Wednesday, October 27, 2010

31 Nights of Horror - Night Twenty-Seven: The Shining (1980)


The Shining is Stanley Kubrick's finest moment. It's my favorite film of his and stands as a masterpiece of horror.

The film is loosely adapted from a novel by the great Stephen King about an author that takes his family along to oversee an isolated hotel (which happens to be haunted by an evil presence...or is it?) for the winter months and, while he tries to write his novel, he goes fuckin' batty and hunts his own family. It is the pinnacle of horror film and it is something that will not only scare you but, will also get inside your skin.


Jack Nicholson is masterful in his role of the epic Jack Torrence. He makes the role his own and you seriously cannot imagine another actor as the author that snaps. He gives a genuinely whacked out, over-the-top performance in such a cold manner. The scene where he tells his son, Danny (played by Danny Lloyd), how much he loves him and that he would never let anything harm his is so harrowing in that you can see by Jack's cold demeanor that he doesn't really give two fucks about him. It's a really disturbing scene...especially as a father.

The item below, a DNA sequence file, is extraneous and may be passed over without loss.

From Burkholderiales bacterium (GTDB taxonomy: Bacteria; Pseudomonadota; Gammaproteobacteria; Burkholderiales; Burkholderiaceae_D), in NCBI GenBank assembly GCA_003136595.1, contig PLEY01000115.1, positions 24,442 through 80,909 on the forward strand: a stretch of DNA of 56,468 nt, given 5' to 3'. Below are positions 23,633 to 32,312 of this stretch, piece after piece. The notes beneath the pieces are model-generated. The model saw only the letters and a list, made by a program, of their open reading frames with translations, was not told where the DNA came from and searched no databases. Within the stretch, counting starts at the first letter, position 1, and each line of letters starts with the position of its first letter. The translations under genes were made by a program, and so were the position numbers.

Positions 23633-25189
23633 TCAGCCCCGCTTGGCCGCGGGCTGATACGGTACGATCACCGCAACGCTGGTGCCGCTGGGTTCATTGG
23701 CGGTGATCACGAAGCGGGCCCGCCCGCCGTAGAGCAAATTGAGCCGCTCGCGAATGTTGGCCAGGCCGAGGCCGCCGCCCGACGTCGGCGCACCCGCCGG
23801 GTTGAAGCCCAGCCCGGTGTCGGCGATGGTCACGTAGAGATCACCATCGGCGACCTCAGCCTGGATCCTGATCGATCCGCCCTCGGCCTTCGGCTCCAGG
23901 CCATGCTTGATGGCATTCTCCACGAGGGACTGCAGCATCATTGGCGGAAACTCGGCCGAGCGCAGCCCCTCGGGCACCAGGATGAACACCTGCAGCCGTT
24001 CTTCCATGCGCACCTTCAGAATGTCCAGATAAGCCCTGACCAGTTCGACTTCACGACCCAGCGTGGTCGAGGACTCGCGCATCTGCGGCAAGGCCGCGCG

Shelley Duvall is equally as great as Jack's wife, Wendy Torrence. She is perfectly casted as the wife and mother in peril. Some of the looks she gives while being chased around by a fuckin' loony Jack are purely horrific and you are forced to feel the same fear she does...just by her performance alone.

It is a film guided by its expert direction and performances that also has quite a bit of disturbing imagery within. There's this scene involving an old decaying lady in a bathtub that I still can't shake from my psyche. Oh my God, the murdered twins! And the oral sex scene in a bear suit!! What imagery. The overflowing blood in the hallway scene...it's all just horrifyingly amazing.


It's been said that Stephen King doesn't care for Kubrick's interpretation of his novel...so, much so that he personally wrote a screenplay for the 1997 television version of The Shining. In my opinion...this was a misstep in the otherwise brilliant career of King's. The 1980 version is so great because Kubrick took an existing story and made it into his own. The performers are seamless in their roles and the eerie atmosphere seems so beautifully haunting. It is the perfect blending of two masters of their crafts. The 1997 version is a forgettable exercise in trying to top something that is already flawless.

The Shining is a true horror masterpiece perfectly suitable for the Halloween season and will surely scare you on many levels. You owe it to yourself to experience this beautiful film alone in the dark on a rainy night.


5 out of 5



Thanks for reading,




1 comment:

  1. I got twin girls sleeping in the other room. Uh oh.

    ReplyDelete